NASA Technical Reports Server (NTRS)

    1986-01-01

    The requirements which would result in identifying the components of an automatic analytical system for the analysis of specific organic compounds in the space station potable water supply are defined. The gas chromatographic system for such an analysis is limited to commercially available off-the-shelf hardware and includes the sample inlet, an ionization detector, capillary columns as well as computerized compound identification. The sampling system will be a special variation of the purge and trap Tenax mode using six-port valves and a 500 microliter water sample. Capillary columns used for the separating of contaminants will be bonded phase fused silica with a silicone stationary phase. Two detectors can be used: photoionization and far ultraviolet, since they are sensitive and compatible with capillary columns. A computer system evaluation and program with the principle of compound identification based on the retention index is presented.

  18. Case studies in organic contaminant hydrogeology

    NASA Astrophysics Data System (ADS)

    Baker, John A.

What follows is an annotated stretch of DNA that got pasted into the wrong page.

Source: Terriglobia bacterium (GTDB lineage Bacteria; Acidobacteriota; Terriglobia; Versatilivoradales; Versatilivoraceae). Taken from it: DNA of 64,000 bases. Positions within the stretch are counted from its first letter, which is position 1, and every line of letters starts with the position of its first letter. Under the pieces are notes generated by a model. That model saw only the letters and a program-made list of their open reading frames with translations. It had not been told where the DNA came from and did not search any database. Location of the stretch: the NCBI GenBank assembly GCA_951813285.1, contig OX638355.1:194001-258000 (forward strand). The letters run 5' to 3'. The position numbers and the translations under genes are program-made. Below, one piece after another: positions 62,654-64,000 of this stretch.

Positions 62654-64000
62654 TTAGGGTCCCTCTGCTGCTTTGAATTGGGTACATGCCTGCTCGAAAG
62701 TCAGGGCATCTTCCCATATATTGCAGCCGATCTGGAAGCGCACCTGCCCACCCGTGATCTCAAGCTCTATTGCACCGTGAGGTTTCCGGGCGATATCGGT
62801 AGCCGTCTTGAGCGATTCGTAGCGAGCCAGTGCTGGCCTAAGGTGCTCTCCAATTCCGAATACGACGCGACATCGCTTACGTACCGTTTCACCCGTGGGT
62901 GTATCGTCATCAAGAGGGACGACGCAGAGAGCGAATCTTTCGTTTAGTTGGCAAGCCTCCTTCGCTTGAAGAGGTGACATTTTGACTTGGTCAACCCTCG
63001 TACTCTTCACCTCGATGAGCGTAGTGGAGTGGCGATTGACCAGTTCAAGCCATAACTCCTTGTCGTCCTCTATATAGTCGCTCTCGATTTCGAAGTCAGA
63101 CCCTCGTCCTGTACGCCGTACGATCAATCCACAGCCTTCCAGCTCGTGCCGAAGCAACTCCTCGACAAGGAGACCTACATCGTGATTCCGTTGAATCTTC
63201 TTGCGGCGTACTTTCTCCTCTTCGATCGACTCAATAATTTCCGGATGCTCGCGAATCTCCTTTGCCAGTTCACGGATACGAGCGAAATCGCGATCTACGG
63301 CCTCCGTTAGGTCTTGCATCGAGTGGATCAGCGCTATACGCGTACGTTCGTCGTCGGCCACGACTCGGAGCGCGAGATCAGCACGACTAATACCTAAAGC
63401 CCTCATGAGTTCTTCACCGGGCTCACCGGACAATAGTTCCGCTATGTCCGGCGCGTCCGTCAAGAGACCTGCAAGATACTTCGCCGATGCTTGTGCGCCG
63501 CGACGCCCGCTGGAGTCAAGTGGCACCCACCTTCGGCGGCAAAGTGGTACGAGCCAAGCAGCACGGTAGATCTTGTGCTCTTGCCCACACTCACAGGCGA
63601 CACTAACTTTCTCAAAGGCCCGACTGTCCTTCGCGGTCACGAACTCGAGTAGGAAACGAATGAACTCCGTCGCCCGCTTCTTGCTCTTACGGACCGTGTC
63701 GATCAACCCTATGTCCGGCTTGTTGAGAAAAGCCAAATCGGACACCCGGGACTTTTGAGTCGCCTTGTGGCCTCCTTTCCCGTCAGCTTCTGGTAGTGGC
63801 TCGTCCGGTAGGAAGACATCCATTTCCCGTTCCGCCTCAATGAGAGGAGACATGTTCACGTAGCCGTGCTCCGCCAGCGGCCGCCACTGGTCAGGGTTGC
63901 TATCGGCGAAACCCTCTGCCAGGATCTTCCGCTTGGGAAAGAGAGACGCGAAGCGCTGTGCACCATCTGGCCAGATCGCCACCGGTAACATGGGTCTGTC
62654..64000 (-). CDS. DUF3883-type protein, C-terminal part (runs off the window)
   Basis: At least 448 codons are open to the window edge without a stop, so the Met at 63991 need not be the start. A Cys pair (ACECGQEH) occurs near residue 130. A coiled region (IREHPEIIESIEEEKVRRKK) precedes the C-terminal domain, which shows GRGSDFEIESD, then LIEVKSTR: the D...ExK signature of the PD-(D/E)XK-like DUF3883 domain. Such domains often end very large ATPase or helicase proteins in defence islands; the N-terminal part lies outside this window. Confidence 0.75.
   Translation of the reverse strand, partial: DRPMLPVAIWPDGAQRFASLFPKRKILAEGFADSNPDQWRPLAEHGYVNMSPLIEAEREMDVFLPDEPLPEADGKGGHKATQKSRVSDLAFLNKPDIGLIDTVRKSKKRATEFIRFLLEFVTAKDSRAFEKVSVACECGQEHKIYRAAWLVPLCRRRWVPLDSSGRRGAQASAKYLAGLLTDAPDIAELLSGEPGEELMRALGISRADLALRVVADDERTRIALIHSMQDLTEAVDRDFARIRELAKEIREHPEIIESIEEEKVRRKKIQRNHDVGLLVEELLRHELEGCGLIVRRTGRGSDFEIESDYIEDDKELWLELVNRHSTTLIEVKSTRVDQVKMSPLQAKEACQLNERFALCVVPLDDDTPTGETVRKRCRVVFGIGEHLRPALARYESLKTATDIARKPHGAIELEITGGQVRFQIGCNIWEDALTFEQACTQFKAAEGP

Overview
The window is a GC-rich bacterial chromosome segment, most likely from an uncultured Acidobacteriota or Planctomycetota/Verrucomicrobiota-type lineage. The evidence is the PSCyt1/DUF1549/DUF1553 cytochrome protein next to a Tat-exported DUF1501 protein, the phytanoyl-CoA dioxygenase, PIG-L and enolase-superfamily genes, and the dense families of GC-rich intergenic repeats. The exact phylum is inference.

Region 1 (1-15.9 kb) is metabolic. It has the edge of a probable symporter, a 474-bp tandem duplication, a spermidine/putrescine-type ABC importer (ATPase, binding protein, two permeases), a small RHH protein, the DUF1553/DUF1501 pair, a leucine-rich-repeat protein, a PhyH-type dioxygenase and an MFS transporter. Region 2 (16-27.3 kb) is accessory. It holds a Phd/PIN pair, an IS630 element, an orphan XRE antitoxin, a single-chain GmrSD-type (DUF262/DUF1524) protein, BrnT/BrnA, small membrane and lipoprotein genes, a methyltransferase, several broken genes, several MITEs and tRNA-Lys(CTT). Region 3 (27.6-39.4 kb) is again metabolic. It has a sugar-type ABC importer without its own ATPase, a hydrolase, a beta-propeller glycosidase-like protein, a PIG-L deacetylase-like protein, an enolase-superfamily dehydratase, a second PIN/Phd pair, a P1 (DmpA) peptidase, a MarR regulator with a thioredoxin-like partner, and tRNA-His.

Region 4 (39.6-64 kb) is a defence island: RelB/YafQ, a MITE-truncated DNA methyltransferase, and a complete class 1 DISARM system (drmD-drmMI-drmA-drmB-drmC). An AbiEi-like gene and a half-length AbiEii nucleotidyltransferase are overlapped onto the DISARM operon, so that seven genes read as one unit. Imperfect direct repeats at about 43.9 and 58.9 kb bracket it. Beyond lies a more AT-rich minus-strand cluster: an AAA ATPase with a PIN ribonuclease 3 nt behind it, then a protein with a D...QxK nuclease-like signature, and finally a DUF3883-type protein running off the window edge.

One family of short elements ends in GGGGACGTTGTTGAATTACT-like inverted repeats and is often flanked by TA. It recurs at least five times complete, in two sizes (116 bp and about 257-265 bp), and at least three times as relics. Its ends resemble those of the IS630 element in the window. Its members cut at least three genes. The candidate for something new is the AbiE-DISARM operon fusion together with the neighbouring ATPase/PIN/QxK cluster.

1989-07-01

    The effective management of domestic solid waste and hazardous, toxic, and radioactive waste is a major problem in the area of environmental geology and water sciences over the world. This series of case studies of organic contaminants from both solid and hazardous waste disposal facilities provides examples of these problems. The facilities were investigated to determine risks and liabilities before acquisition, to determine the site hydrogeologic conditions for design of appropriate groundwater monitoring plans, and/or to determine the potential for groundwater contamination. The results of these studies and investigations by Waste Management Inc. (WMI) and its consultants have shown certain relationships in the distribution of organic pollutants to the different geologic and hydrogeologic charac teristics of each facility. In each of the case studies, all 129 priority pollutants were analyzed in private wells and/or monitoring wells at the request of regulatory agencies. The 31 volatile organic compounds (VOCs) of the priority pollutant list were the majority of the organic compounds detected and these data are evaluated in each case study. The case studies are on disposal facilities located in glacial tills, carbonaceous weathered clay soils, weathered shale, limestone bedrock, dolomite bedrock, and alluvial and sedimentary deposits. A brief discussion of groundwater quality impacts and remedial measures also is included.